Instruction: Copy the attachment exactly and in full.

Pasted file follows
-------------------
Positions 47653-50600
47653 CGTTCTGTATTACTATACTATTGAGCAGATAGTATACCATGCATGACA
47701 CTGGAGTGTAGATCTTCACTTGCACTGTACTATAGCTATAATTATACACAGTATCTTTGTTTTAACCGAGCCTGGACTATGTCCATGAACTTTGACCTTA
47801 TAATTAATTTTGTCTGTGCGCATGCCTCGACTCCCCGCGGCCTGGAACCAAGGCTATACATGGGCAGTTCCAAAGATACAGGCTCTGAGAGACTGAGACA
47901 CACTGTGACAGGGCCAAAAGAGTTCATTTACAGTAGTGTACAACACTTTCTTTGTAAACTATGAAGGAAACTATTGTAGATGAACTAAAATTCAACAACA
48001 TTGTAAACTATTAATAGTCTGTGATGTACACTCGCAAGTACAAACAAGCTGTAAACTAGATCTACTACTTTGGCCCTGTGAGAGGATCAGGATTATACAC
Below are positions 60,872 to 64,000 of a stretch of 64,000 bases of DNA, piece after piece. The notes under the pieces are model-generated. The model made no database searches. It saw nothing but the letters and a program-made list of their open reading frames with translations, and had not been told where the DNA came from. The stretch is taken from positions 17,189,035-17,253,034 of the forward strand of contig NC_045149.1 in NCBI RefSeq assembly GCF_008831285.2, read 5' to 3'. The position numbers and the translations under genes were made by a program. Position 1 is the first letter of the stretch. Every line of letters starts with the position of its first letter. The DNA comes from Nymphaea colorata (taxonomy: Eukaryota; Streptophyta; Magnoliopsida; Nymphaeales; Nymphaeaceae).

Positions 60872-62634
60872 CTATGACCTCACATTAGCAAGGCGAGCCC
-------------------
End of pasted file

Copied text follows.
Positions 47653-50600
47653 CGTTCTGTATTACTATACTATTGAGCAGATAGTATACCATGCATGACA
47701 CTGGAGTGTAGATCTTCACTTGCACTGTACTATAGCTATAATTATACACAGTATCTTTGTTTTAACCGAGCCTGGACTATGTCCATGAACTTTGACCTTA
47801 TAATTAATTTTGTCTGTGCGCATGCCTCGACTCCCCGCGGCCTGGAACCAAGGCTATACATGGGCAGTTCCAAAGATACAGGCTCTGAGAGACTGAGACA
47901 CACTGTGACAGGGCCAAAAGAGTTCATTTACAGTAGTGTACAACACTTTCTTTGTAAACTATGAAGGAAACTATTGTAGATGAACTAAAATTCAACAACA
48001 TTGTAAACTATTAATAGTCTGTGATGTACACTCGCAAGTACAAACAAGCTGTAAACTAGATCTACTACTTTGGCCCTGTGAGAGGATCAGGATTATACAC
Below are positions 60,872 to 64,000 of a stretch of 64,000 bases of DNA, piece after piece. The notes under the pieces are model-generated. The model made no database searches. It saw nothing but the letters and a program-made list of their open reading frames with translations, and had not been told where the DNA came from. The stretch is taken from positions 17,189,035-17,253,034 of the forward strand of contig NC_045149.1 in NCBI RefSeq assembly GCF_008831285.2, read 5' to 3'. The position numbers and the translations under genes were made by a program. Position 1 is the first letter of the stretch. Every line of letters starts with the position of its first letter. The DNA comes from Nymphaea colorata (taxonomy: Eukaryota; Streptophyta; Magnoliopsida; Nymphaeales; Nymphaeaceae).

Positions 60872-62634
60872 CTATGACCTCACATTAGCAAGGCGAGCCC